Tokyo Story: Bringing the Message Through Cinematography
Tokyo Story is a 1953 Japanese film directed by Yasujiro Ozu, telling the story of an elderly couple named Shukichi and Tomi who travel from their small hometown to visit their children in Tokyo, who are too busy to spend time with them. Some of the film’s explicit themes include the inevitability of change and the small disappointments of life, while it’s implicit themes relate the breakdown of traditional Japanese family structures to the Westernization of the country in the period following World War II. The film, typical of Ozu, is presented in an objective, minimalist style, using a visual palette characterized by stationary, wide camera angles, and a de-emphasised plot in order to focus on the normal, quotidien nature of the character’s lives.
One scene in particular which demonstrates the film’s style takes place at a hot spring resort in Atami, where the couple has been sent to stay for a few days by their eldest son and daughter. Their sleep was disrupted the previous night due to the noise caused by a group of young businessmen on vacation at their hotel. The scene begins following a shot of the couple’s slippers sitting outside their room’s door, as the diegetic music from a band performing for the revellers slowly fades away. This cuts directly to a wide still life shot looking towards the daylit bay from inside of the hotel. The town can be seen on the other side of the water, and a boat moves slowly from right to left.
This shot has two primary purposes: to establish the passage of time, and to reinforce one of the film’s overall themes: the transient nature of the world. By seeing that it is now daylight outside, the audience can infer that some time has passed since the previous scene, although exactly how much time has yet to be seen. Boats moving over water is a motif that recurs throughout the film, used to create the impression that the characters are part of a larger world, relating to the overall message of the film: that life is fleeting, and all things must pass. In spite of Shukichi and Tomi’s disappointment due to last night’s revelries, the sun has still risen, and boats are still puttering along gently through the waters, just as they have been doing and will continue to do. This method of transitioning between scenes is one that is used often not only in Tokyo Story, but in many of Ozu’s films, where still life shots which are not directly related to the overall plot are used to lend the film a leisurely pace (referred to by many critics as “pillow shots”).
The film cuts from this to a shot of a corridor inside the hotel, showing the aftermath of last night’s revelry. Corridor shots are used frequently throughout Tokyo Story, typically in order to give scenes an air of domesticity, and to allow characters to move in and out of the frame from all points of depth in the frame. The hallway is messy, with beer bottles and scattered items of clothing populating the frame. This indicates to the audience that this scene does in fact take place the morning after the previous scene, with shadows being cast over the walls to give the impression that the sun is rising. Because the last shot had part of the building’s architecture contained within it’s frame, it can be inferred that this shot is taken from roughly the same physical position, but at a different angle. The layout of the physical space of the couple’s room in the previous few scenes pays off in this shot, as the audience is able to understand that the camera is right outside their room, thus reinforcing how disruptive the party goers must have been to Shukichi and Tomi.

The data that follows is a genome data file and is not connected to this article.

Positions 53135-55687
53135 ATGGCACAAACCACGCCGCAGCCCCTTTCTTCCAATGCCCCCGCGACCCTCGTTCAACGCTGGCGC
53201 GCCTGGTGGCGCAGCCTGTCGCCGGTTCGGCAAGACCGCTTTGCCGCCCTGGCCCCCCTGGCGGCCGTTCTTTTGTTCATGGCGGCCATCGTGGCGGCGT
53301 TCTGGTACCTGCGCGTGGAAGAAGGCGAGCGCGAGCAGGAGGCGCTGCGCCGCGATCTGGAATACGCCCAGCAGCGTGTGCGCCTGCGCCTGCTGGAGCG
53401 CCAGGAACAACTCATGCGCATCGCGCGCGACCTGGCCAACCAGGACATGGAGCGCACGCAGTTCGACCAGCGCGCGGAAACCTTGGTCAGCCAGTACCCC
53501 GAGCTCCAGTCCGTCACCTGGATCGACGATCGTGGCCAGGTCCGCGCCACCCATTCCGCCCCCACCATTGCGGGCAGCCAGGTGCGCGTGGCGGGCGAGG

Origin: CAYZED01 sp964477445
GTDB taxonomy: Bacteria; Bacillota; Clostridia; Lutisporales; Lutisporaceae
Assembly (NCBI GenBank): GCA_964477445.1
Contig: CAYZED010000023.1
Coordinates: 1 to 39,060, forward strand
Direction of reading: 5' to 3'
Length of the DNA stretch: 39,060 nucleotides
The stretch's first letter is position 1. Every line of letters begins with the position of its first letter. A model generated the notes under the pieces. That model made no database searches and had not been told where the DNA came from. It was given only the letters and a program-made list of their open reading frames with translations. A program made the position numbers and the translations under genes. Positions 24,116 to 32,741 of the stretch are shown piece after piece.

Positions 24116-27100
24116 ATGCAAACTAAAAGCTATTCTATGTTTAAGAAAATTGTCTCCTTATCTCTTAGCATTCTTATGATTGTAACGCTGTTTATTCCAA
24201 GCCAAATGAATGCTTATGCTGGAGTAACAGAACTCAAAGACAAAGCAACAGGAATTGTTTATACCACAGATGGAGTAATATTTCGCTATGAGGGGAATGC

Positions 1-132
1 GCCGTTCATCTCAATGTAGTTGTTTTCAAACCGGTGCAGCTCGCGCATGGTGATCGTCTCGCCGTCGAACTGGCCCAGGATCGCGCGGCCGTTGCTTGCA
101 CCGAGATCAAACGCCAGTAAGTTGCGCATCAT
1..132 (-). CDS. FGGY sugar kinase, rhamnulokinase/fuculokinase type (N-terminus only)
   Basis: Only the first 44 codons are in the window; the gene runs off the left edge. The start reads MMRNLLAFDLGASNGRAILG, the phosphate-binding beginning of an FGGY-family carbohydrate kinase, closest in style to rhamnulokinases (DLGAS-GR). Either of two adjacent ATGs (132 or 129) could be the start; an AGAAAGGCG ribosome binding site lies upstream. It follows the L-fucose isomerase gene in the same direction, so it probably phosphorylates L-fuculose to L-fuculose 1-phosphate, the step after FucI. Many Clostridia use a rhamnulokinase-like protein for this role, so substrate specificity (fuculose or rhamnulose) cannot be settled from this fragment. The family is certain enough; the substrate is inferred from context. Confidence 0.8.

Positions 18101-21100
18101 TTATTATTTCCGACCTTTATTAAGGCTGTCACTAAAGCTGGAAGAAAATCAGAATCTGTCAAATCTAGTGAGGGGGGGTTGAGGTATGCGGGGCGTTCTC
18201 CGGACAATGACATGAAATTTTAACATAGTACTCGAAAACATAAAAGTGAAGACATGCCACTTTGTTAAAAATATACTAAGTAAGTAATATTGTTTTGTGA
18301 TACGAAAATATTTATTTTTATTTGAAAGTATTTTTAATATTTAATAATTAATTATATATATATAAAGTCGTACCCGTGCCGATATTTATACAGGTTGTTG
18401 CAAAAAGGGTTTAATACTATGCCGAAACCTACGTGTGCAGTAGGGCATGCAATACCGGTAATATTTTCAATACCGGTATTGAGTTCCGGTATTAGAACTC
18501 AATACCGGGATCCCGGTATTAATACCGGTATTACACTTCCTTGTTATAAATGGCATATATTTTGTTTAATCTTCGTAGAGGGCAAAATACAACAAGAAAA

Almost immediately, a maid enters from a doorway at the far end of the corridor. It is here that the shot’s somewhat odd camera angle becomes somewhat more apparent: the camera is positioned at an extremely low angle. This type of shot is the most common one used throughout Ozu’s films, said by many film critics to represent the point-of-view of somebody sitting on a tatami mat, which would be approximately three feet off the ground (although in reality these shots are positioned slightly lower than that). The purpose of this type of shot is to flatten out the appearance of the scenes and to allow for characters’ entire bodies to appear in frame, so that the image’s full composition may be admired without the need for cutting. The maid hangs up a pair of robes on the railing as a second maid enters from another doorway. They sing a song together as they idly go about their business, giving the impression that this is part of their daily routine, and again reinforcing the film’s celebration of everyday life. The second maid leaves, then the first. The first re-enters briefly, then leaves again, and there is a short pause in their song, allowing this twenty second shot of action which is seemingly unrelated to the story to come to an end.